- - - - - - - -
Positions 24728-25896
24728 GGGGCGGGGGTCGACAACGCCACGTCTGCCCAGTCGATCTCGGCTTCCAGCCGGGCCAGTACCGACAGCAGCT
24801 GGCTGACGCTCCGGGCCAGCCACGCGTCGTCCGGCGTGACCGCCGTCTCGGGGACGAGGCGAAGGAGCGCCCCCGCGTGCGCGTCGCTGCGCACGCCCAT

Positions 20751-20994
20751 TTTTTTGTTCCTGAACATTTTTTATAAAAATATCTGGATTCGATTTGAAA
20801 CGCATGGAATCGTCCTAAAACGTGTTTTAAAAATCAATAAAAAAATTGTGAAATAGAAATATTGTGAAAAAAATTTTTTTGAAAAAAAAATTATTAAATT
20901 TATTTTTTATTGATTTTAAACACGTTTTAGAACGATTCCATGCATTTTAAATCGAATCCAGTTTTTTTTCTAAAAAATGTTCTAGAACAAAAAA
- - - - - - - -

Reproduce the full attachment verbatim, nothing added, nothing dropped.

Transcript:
Positions 24728-25896
24728 GGGGCGGGGGTCGACAACGCCACGTCTGCCCAGTCGATCTCGGCTTCCAGCCGGGCCAGTACCGACAGCAGCT
24801 GGCTGACGCTCCGGGCCAGCCACGCGTCGTCCGGCGTGACCGCCGTCTCGGGGACGAGGCGAAGGAGCGCCCCCGCGTGCGCGTCGCTGCGCACGCCCAT

Positions 20751-20994
20751 TTTTTTGTTCCTGAACATTTTTTATAAAAATATCTGGATTCGATTTGAAA
20801 CGCATGGAATCGTCCTAAAACGTGTTTTAAAAATCAATAAAAAAATTGTGAAATAGAAATATTGTGAAAAAAATTTTTTTGAAAAAAAAATTATTAAATT
20901 TATTTTTTATTGATTTTAAACACGTTTTAGAACGATTCCATGCATTTTAAATCGAATCCAGTTTTTTTTCTAAAAAATGTTCTAGAACAAAAAA